How to Check If Function Returns a Promise in JavaScript

Last updated on January 11, 2023
How to Check If Function Returns a Promise in JavaScript

To check if a function returns a Promise in JavaScript, call the function (impossible without doing so), and use the instanceof operator to check if the return value is a Promise object.

For example:

console.log(returnsPromise(func1));
console.log(returnsPromise(func2));
console.log(returnsPromise(func3));

function returnsPromise(func) {
  return func() instanceof Promise;
}

function func1() {
  return new Promise((resolve) => {
    resolve('Coding Beauty');
  });
}

async function func2() {
  return 100;
}

function func3() {
  return 'Coding Beauty';
}

Unfortunately, there's no way to check if a function returns a Promise without invoking it and getting its result.

After getting the return value, we use instanceof to check if it's a Promise instance.

Ensure Promise return value from function

If you're checking the function's return value to convert a possible non-Promise value to a Promise, you can simply wrap the function call in the Promise.resolve() method.

If the function's return value is a Promise, Promise.resolve() will return that Promise object.

If the function's return value is not a Promise, Promise.resolve() will return a Promise that will resolve that return value directly.

Promise.resolve(func1()).then((value) => {
  console.log(value); // Coding Beauty
});

Promise.resolve(func2()).then((value) => {
  console.log(value); // JavaScript;
});

// does return Promise
function func1() {
  return new Promise((resolve) => {
    resolve('Coding Beauty');
  });
}

// does NOT return Promise
function func2() {
  return 'JavaScript';
}

Check if function is async

It's also possible to check if a function is async, by checking if the constructor.name property of the function is 'AsyncFunction':

console.log(isAsync(func1)); // false
console.log(isAsync(func2)); // true
console.log(isAsync(func3)); // false

function isAsync(func) {
  return func.constructor.name === 'AsyncFunction';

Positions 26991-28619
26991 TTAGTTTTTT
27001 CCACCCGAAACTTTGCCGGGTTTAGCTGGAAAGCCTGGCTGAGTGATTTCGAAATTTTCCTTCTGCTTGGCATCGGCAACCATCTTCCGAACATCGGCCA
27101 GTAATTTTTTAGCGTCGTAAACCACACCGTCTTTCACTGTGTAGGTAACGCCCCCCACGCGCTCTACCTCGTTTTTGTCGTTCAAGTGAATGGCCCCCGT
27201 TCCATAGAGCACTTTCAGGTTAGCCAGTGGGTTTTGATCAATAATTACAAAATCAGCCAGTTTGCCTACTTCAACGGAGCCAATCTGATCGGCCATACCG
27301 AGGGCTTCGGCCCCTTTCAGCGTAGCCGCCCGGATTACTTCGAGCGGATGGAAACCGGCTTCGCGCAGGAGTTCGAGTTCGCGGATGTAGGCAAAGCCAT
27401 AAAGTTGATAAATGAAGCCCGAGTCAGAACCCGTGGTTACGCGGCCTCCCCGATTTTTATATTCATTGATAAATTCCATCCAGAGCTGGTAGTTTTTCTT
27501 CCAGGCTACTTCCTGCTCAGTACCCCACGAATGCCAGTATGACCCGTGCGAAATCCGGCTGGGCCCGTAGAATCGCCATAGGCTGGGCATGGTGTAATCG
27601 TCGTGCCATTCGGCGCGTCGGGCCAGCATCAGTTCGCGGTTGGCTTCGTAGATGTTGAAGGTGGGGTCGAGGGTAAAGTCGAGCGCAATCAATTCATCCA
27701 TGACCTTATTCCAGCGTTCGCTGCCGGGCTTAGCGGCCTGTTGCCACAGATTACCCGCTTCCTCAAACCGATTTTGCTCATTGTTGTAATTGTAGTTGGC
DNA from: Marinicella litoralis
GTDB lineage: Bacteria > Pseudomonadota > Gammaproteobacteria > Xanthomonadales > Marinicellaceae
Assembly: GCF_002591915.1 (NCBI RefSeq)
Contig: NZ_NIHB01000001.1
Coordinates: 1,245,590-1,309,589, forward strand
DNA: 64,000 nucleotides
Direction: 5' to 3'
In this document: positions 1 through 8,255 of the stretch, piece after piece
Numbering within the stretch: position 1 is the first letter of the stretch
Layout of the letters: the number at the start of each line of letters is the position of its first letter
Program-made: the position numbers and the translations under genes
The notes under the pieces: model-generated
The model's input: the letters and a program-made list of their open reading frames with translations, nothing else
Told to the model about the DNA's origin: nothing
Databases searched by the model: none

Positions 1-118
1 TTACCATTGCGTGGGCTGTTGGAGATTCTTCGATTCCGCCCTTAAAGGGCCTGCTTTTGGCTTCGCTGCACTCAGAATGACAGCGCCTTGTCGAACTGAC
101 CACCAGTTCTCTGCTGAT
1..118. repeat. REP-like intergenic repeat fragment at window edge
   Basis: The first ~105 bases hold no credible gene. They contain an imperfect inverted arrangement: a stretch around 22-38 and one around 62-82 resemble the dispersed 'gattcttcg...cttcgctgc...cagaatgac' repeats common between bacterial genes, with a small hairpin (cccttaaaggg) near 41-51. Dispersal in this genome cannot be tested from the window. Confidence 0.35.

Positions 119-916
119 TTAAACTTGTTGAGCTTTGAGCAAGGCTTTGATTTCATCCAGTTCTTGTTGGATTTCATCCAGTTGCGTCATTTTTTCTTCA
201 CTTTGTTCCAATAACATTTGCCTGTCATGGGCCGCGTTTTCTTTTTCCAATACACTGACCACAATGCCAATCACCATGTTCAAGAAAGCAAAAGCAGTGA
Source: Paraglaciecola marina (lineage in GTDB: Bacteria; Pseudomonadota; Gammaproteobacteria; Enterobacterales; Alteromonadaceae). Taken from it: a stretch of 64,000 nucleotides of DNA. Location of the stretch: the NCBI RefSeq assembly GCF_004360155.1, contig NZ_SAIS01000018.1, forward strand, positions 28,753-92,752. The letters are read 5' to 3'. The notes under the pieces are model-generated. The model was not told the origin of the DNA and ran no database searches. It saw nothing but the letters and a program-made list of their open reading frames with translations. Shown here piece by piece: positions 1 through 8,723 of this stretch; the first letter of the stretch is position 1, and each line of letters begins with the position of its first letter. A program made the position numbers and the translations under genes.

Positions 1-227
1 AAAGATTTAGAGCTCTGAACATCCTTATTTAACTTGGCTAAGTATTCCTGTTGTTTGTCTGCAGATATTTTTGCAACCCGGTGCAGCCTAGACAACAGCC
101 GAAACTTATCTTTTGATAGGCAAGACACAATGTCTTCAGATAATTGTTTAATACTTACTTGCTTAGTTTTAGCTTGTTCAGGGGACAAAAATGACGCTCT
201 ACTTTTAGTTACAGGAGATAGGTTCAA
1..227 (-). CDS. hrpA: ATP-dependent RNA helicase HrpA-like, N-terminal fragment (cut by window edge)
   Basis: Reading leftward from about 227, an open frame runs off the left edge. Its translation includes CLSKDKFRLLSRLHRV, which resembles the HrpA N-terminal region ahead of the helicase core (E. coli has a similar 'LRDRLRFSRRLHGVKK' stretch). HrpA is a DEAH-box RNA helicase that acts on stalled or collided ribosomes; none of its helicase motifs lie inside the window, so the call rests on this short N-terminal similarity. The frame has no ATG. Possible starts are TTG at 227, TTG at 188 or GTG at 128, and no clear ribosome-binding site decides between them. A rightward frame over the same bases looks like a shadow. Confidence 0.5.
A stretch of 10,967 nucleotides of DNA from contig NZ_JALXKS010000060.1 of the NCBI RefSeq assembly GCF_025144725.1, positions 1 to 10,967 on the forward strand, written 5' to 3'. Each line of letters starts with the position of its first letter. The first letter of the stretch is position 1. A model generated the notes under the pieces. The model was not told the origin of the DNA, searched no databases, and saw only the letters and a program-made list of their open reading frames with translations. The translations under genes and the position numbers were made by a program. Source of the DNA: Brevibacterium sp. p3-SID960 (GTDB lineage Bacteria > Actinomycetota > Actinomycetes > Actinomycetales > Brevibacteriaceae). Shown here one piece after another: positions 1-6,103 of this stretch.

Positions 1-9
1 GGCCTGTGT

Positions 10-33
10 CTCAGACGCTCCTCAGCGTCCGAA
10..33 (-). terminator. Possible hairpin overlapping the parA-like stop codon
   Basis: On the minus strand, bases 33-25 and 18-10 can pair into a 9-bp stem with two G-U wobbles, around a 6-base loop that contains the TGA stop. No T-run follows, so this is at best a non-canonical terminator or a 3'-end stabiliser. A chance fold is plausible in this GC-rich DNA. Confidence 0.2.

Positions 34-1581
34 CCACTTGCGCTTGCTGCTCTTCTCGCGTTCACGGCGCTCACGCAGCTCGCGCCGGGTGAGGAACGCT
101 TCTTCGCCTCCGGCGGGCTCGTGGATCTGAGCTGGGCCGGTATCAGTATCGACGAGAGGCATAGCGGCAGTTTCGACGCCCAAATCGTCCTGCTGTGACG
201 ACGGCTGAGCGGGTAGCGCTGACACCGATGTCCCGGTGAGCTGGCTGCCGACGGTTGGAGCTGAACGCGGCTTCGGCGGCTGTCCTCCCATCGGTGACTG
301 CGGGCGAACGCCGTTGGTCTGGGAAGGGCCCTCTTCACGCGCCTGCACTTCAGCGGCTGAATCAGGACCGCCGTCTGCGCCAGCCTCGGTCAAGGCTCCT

}

// NOT async, but returns Promise
function func1() {
  return new Promise((resolve) => {
    resolve('Coding Beauty');
  });
}

// async, returns Promise too
async function func2() {
  return 100;
}

// NOT async, returns NON-Promise
function func3() {
  return 'Coding Beauty';
}

Almost every object in JavaScript has a constructor property that returns a Function reference to the constructor function that created the object instance.

const num = 2;
const promise = new Promise((resolve) => resolve(100));
const arr = [];
const asyncFunc = async () => 'Coding Beauty';

console.log(num.constructor); // [Function: Number]
console.log(promise.constructor); // [Function: Promise]
console.log(arr.constructor); // [Function: Array]
console.log(asyncFunc.constructor); // [Function: AsyncFunction]

After getting the constructor, we use the Function instance name property to get the name of the function.

console.log(num.constructor.name); // Name
console.log(promise.constructor.name); // Promise
console.log(arr.constructor.name); // Array
console.log(asyncFunc.constructor.name); // AsyncFunction

Note that this approach is not very reliable as the value of constructor.name is not fixed. It could easy be changed in a user-defined class to any value, including 'AsyncFunction':

class Person {
  constructor(firstName, lastName) {
    this.firstName = firstName;
    this.lastName = lastName;
  }

  static name = 'AsyncFunction'
}

const person = new Person('Brandon', 'Evans');
console.log(isAsync(person)); // true (?!)

function isAsync(func) {
  return func.constructor.name === 'AsyncFunction';
}

See also